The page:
Roberto Esposito’s ‘Affirmative Biopolitics’ and the Gift
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This article develops the affirmative biopolitics that Roberto Esposito intimates in his trilogy – Communitas, Immunitas and Bíos. The key to this affirmative biopolitics lies in the relationship between the munus, a form of gift that is the root of communitas and immunitas, and the gift discourse that developed throughout the 20th century. The article expands upon Esposito’s interpretation of four theoretical sources that are crucial to his biopolitical perspective: Mauss and the gift-exchange tradition; Hobbes’s social contract theory, which Esposito presents as the anti-gift that founded modernity’s thanatopolitical ‘immunization paradigm’; Bataille’s dangerous concept of sacrifice, which gestures toward an affirmative biopolitical community; and, finally, Jean-Luc Nancy’s essay, L’Intrus, which reflects on the near-decade Nancy lived as the recipient of the gift of a transplanted heart. This discussion of Mauss, Hobbes and Bataille is used to further develop Esposito’s interpretation of L’Intrus in a manner that supports his conception of an affirmative biopolitics ‘of, not over, life’.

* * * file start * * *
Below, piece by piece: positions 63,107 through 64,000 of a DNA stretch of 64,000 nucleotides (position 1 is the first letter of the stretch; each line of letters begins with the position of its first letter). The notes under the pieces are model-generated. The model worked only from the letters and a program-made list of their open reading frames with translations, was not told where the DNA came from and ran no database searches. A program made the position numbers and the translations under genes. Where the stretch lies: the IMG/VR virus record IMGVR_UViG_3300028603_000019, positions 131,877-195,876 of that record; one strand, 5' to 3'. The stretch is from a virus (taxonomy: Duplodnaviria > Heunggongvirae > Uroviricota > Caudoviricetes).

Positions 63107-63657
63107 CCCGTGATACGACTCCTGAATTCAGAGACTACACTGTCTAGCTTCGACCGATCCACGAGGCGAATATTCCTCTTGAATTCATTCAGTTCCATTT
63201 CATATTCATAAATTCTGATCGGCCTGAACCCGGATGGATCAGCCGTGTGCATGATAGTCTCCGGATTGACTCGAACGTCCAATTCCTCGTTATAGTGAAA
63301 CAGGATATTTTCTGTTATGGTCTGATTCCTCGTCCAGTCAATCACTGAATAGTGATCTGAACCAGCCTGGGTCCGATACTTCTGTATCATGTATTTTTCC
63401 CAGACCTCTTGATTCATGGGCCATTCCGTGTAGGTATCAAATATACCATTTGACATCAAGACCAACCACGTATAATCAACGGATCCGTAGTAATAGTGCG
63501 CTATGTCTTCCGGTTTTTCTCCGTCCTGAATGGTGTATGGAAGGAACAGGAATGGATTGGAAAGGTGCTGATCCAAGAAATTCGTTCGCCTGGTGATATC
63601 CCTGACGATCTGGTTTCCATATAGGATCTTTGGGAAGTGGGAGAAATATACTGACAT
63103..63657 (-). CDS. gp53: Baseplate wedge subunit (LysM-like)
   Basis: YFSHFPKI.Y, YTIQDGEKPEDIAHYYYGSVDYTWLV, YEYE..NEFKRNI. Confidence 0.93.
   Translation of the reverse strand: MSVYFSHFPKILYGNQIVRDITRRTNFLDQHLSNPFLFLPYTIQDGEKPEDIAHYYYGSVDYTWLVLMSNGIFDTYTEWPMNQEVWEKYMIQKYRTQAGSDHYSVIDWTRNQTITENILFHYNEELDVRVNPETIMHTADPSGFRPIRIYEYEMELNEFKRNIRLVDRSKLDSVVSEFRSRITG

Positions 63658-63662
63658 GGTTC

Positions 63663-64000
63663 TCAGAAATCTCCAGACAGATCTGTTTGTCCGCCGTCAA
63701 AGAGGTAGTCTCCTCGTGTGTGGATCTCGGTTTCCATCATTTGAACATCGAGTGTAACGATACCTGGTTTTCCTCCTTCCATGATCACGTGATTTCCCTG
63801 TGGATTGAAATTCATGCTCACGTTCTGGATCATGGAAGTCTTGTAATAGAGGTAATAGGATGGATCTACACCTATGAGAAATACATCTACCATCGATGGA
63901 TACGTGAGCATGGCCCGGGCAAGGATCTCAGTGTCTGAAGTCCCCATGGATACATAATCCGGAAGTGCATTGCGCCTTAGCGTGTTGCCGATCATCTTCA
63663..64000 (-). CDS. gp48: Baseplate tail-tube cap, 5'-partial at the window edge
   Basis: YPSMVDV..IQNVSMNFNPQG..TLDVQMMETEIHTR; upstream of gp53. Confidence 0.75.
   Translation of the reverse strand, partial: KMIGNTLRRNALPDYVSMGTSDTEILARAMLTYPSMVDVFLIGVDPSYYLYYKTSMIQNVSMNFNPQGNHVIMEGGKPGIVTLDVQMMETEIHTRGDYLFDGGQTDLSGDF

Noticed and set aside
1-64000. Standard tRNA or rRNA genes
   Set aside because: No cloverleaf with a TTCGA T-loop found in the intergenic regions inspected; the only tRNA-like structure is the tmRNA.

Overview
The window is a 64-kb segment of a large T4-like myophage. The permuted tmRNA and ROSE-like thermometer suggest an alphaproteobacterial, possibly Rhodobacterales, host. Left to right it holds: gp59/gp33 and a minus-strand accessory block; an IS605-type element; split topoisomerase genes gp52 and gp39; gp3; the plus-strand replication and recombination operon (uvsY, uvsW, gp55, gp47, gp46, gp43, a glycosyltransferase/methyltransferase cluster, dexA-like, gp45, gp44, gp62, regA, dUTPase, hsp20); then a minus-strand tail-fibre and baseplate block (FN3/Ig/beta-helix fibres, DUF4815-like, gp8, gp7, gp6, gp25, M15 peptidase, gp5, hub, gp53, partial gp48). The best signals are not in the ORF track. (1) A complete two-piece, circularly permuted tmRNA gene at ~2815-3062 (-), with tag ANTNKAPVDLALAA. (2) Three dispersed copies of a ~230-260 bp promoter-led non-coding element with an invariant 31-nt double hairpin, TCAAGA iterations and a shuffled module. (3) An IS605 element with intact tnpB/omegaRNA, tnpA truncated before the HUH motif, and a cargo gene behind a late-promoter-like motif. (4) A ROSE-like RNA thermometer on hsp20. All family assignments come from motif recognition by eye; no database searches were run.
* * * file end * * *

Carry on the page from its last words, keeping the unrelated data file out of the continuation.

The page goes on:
Bataille, biopolitics, Esposito, gift, Hobbes, Mauss, Nancy
Tierney, Thomas F., "Roberto Esposito’s ‘Affirmative Biopolitics’ and the Gift" (2016). Theory, Culture & Society, 33(2), 53-76. 10.1177/0263276414561096. Retrieved from https://openworks.wooster.edu/facpub/198